- Workflow & Internal Management – This will vary drastically from company to company, but it could include things like product management, projects and workflows, collaboration software, budgeting, employee management, etc.
What Are the Benefits of a Marketing Technology Stack?
As we pointed out in a previous article, so much of the technology we buy these days isn’t even used. We purchase (or more often, subscribe to) a certain piece of software to accomplish a task, and we are either unaware of everything else the software can do or too overwhelmed by everything it can do to take the time to learn it all.
To make matters worse, most software cannot do everything we want or need it to do, so we end up purchasing other software to accomplish what the others can’t. All of a sudden, we are jumping around on too many different programs.
When you create your own marketing technology stack, you don’t have to pay for technology that you aren’t using.
By designing your own marketing technology stack, you can purchase only the tools you need, and you are more likely to be able to afford the higher-end tools because you aren’t paying for all that stuff that you aren’t using.
Setting up a marketing technology stack has the potential to streamline your business and make your life easier. But it can also do the opposite if you defeat the purpose by adding too many different techs to the stack. Overload and disorganization as a result of too many technologies are detrimental to a business, so make sure your marketing technology stack is optimized for efficiency and streamlined simplicity.
How to Build a Marketing Technology Stack
We’ve identified five steps to building a marketing technology stack:
1) Start With a Foundation
NewsCred Insights advises that you have a solid CRM (customer relationship management) software in place before developing your marketing tech stack because it needs to integrate seamlessly with the stack.
2) Bring IT Into Your Discussions
Work hand in hand with your IT department before putting any new technologies or systems in place. They will have suggestions you wouldn’t otherwise have thought of, and they will be able to provide insight into how the stack you set up can integrate and affect the rest of the company.
3) Determine Your Marketing Technology Budget
The marketing technology stack that you can build obviously depends on what you can afford, so an important early step is to determine what that budget is. Then from there, you can narrow down your software and technology options.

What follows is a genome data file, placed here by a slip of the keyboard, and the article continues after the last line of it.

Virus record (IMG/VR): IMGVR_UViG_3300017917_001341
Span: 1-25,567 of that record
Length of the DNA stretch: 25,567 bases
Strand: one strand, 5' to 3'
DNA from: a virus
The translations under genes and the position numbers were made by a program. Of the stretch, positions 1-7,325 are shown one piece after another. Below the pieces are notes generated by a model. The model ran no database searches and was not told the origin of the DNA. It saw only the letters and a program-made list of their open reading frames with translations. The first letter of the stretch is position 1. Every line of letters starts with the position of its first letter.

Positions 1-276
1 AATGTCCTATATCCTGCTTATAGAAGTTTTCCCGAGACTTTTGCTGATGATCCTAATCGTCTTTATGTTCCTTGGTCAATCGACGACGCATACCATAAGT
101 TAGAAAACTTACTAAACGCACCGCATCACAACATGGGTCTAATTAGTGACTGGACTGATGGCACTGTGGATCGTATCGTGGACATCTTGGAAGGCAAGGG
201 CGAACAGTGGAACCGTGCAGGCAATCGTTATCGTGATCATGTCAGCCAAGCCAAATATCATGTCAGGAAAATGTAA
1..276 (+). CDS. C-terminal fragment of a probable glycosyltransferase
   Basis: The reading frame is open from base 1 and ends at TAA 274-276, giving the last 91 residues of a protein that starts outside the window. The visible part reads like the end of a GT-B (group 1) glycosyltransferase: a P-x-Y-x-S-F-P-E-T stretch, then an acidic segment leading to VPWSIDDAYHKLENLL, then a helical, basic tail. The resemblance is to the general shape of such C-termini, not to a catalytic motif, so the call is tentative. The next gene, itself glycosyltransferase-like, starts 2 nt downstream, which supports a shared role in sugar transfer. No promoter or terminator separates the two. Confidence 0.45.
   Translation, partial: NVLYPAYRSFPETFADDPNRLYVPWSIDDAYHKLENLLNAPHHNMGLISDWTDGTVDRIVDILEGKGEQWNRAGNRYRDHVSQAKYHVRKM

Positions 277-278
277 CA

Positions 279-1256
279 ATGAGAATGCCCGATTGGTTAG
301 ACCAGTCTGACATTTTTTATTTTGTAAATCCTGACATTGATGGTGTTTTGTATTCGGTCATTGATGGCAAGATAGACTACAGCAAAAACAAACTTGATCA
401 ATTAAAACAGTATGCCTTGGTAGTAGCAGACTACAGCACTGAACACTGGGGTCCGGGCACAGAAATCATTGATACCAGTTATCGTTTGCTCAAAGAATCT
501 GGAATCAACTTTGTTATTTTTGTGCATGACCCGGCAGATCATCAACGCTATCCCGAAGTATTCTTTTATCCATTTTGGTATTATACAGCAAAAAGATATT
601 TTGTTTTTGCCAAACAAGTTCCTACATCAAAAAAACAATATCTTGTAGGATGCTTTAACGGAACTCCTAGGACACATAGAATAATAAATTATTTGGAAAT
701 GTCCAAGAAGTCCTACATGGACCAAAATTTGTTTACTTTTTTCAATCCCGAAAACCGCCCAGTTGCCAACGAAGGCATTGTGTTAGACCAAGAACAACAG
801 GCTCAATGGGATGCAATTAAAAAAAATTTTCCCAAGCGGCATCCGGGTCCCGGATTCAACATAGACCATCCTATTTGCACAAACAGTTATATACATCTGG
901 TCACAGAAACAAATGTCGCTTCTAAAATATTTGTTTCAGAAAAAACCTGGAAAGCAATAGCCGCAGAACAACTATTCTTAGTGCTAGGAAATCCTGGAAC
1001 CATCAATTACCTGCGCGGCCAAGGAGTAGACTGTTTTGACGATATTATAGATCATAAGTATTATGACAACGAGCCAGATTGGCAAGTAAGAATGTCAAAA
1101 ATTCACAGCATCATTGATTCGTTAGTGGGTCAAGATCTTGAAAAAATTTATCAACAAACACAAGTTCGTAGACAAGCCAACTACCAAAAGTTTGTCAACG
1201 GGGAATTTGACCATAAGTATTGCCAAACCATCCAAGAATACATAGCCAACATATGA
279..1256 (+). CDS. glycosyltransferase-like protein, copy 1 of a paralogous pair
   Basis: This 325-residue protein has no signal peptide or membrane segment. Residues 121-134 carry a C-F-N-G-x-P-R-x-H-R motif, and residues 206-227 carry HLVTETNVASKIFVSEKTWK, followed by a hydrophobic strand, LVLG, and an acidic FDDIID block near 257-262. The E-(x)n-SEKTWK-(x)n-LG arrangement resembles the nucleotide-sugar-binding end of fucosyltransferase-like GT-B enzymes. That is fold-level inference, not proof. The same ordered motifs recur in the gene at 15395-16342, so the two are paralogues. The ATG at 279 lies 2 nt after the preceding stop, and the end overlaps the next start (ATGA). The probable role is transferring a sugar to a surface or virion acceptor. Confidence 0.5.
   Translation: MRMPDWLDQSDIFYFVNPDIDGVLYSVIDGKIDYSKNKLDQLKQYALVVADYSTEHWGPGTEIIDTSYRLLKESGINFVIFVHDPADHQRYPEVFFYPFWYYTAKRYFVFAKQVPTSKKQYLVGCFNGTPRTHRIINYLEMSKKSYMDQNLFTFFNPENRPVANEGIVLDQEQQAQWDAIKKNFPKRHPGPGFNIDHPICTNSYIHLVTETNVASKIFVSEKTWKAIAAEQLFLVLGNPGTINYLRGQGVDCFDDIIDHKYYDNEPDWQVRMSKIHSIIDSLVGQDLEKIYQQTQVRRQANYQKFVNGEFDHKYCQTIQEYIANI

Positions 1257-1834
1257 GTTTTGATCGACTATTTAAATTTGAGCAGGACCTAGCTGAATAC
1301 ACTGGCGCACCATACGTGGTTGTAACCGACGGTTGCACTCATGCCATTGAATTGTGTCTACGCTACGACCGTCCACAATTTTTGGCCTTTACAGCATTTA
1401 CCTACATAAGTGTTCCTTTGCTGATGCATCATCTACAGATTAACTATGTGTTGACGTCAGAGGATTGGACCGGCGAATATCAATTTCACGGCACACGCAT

4) Build a Framework for Your Stack
By starting with a framework for your marketing technology stack, you ensure that you are putting a strategy into place that will work for you for many years to come, even if the software in your stack changes. Plus, it’s what aligns your technology with your business goals.
This is the step where you map out the different marketing categories you want to include in your stack, all designed around a streamlined flow of software. A visual diagram is the best way to build this framework.
5) Choose Your Software
Once you have the above components in place, you can map out what software your tech stack should include. There are almost too many options when it comes to marketing tools for your tech stack. That’s why we like to look at some compiled lists so we can learn about each one at a glimpse and narrow down our choices quickly and easily.
Here are some lesser-known tools that you might consider for your marketing technology stack, many of which often have advantages over leading tools.
We’ve also compiled a list of our own: 9 Highly Profitable Digital Marketing Tools
Your marketing technology stack is the key to avoiding multisystem chaos, not to mention creating a flow of marketing technology that streamlines and simplifies your business, making it easier to accomplish your tasks and meet your goals.
As a next step, we suggest meeting with the people in your organization who have any hand in marketing technology to get the ball rolling. Happy stacking!